Operation UNIFIER’s Collective Training Team makes an impact in Ukraine
By Captain Dan Brown, Second in Command Collective Training Team, Joint Task Force – Ukraine
A live-fire water crossing. BTR-80 armoured personnel carriers. A four-day battalion-level final exercise.
Ukrainian soldiers completed their most recent training cycle in June under the mentorship of international partners, including Canadian Armed Forces members deployed on Operation UNIFIER. The advanced and complex nature of the training reflects the Armed Forces of Ukraine’s (AFU) willingness and determination to make progress with their partners.
Members of the Collective Training Team (CTT)—part of the sixth rotation of troops to deploy on Operation UNIFIER—have been in Ukraine for almost fourth months. They operate out of the International Peacekeeping and Security Centre (IPSC) in Starychi, Ukraine.
The CTT, by far Operation UNIFIER’s largest and most widely dispersed team, provides individual and collective training to a wide variety of Ukrainian units. While its headquarters is in Starychi, its reach is across Ukraine. Its Dispersed Training Team and Staff Training Team are located across the country. They provide mentorship, security force capacity, and capability building. They also train AFU members in the operational planning process.
At the IPSC, the largest portion of the CTT forms “Charlie Company” in the US Army-led multinational Partner Assistance Training Team Battalion. Alongside US, Polish, and Lithuanian partners, they work closely with the Ukrainian Combat Training Centre instructional staff to ensure that training is delivered effectively.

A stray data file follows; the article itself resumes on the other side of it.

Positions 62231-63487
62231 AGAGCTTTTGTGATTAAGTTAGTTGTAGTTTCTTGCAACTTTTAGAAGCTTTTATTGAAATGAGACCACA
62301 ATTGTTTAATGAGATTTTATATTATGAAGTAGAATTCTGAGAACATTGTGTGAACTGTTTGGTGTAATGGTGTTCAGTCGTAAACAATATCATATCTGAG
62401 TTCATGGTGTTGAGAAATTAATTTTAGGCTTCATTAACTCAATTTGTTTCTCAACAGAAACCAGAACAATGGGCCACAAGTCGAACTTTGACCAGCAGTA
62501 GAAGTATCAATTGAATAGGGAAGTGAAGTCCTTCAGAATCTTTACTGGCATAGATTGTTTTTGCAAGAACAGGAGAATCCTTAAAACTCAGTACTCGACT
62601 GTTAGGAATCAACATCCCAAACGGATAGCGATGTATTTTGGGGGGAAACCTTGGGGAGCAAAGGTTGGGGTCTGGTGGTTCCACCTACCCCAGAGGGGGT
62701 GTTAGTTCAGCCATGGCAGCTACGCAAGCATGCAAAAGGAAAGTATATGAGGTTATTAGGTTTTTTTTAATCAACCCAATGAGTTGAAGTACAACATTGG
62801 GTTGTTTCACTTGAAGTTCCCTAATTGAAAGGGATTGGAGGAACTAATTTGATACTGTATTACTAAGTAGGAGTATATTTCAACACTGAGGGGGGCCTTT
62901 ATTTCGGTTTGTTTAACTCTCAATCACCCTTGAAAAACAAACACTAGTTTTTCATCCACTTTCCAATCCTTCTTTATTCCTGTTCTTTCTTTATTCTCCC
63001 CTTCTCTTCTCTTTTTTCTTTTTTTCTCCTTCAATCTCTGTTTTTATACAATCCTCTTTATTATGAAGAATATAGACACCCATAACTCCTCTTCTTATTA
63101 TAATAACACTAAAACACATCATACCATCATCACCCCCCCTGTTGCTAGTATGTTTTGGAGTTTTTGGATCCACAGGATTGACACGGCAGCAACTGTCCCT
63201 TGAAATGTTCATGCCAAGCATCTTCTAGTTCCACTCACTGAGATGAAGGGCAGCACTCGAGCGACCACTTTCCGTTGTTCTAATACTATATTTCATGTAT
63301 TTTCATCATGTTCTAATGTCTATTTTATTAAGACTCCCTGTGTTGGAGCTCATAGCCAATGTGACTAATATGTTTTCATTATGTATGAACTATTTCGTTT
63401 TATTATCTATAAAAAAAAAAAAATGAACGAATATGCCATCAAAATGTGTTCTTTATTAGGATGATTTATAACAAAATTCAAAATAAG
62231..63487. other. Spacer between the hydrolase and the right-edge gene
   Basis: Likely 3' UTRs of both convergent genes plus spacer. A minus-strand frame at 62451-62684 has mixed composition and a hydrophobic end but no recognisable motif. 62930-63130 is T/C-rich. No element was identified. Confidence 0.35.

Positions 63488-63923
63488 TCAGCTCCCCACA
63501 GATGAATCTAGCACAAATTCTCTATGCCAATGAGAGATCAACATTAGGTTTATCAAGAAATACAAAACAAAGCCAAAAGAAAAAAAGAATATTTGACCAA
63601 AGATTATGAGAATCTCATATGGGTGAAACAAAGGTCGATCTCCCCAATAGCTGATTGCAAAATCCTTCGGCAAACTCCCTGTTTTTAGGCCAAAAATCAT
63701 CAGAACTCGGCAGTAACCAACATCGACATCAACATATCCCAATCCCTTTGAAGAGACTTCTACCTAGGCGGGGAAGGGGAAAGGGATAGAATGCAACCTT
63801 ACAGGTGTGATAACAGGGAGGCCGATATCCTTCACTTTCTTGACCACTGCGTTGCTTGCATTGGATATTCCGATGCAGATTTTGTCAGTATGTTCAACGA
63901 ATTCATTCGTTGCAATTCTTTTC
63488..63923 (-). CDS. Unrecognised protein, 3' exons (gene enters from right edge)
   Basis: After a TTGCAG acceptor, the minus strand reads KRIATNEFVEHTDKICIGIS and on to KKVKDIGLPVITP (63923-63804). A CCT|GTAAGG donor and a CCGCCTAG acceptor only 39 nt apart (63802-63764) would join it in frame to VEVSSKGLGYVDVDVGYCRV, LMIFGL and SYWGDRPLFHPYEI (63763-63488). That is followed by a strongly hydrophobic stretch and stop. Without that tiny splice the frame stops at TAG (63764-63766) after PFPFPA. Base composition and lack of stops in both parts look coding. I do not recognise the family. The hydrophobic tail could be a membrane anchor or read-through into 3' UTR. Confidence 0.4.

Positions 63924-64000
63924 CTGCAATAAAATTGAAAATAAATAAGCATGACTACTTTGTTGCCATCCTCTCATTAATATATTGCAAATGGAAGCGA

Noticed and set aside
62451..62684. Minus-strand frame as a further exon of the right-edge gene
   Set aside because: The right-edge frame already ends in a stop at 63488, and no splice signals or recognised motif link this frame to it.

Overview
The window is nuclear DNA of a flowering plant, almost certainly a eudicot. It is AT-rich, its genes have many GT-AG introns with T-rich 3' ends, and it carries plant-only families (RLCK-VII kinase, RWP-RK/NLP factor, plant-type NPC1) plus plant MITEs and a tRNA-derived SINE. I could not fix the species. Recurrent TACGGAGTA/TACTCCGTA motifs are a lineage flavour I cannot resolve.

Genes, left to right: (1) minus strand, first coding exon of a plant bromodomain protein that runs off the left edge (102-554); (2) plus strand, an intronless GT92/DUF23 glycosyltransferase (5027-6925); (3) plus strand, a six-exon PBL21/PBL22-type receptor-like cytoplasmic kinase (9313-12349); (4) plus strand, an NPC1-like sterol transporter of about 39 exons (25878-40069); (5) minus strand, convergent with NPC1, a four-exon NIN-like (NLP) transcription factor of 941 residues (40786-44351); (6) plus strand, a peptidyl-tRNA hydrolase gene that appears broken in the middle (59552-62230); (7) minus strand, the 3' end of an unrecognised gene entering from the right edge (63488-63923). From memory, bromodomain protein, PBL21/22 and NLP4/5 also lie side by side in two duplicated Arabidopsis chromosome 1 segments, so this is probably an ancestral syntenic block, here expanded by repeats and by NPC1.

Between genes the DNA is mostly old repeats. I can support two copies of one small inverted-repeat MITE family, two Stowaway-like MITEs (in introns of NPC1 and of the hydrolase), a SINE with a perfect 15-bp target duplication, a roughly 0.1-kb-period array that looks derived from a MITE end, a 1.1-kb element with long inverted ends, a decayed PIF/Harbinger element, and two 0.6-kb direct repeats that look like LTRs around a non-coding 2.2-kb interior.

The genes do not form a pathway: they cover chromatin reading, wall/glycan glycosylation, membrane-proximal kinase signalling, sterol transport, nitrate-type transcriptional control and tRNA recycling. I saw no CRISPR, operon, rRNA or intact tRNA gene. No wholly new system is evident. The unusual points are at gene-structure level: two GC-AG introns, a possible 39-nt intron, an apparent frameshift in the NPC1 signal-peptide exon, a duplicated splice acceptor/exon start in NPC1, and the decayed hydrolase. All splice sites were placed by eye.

Throughout this most recent training cycle, Ukrainian Combat Training Centre staff played a major role in providing essential training to the AFU soldiers. The training covered a variety of subjects and training objectives. These ranged from basic soldier skills, such as medical training and weapons proficiency, to platoon and company live fire operations and battalion level confirmation exercises. The Ukrainian staff provided realistic training for the AFU soldiers who will no doubt take these skills and hone them as they progress through their service.
“We have had a busy first half of the rotation, and there is still more work to be done,” noted Captain Dan Brown, Acting Commander of the CTT. “It is a privilege to work with the AFU and our partner nations, and we are excited about the new opportunities ahead to make lasting impacts for this great country.”
In other parts of Ukraine, three separate travelling mentor teams move freely to non-centrally located AFU units. They have been busy providing assistance to the AFU. Their objectives are wide-ranging.
One area of focus is on leadership development for non-commissioned officers across the Land, Air, and Naval forces. Another aspect is sniper training development.
Some of the training is very closely coordinated with international allies. Canadian Armed Forces members are supporting Britain’s Operation ORBITAL to deliver their Urban Defence Course.
On the logistics side of the house, there is a training cell which can be surged to support AFU logistical training courses around the country. Further, there is a mentor team at the Odessa Military Academy. They provide input into the instructional faculties in Logistics, Reconnaissance/Special Operations Forces, Airborne and Rocket Artillery.
In all respects, the Canadian team collects lessons learned from these very new Ukrainian programs. All of these efforts help to improve these programs and assist the AFU in its goal of moving towards NATO compatibility.
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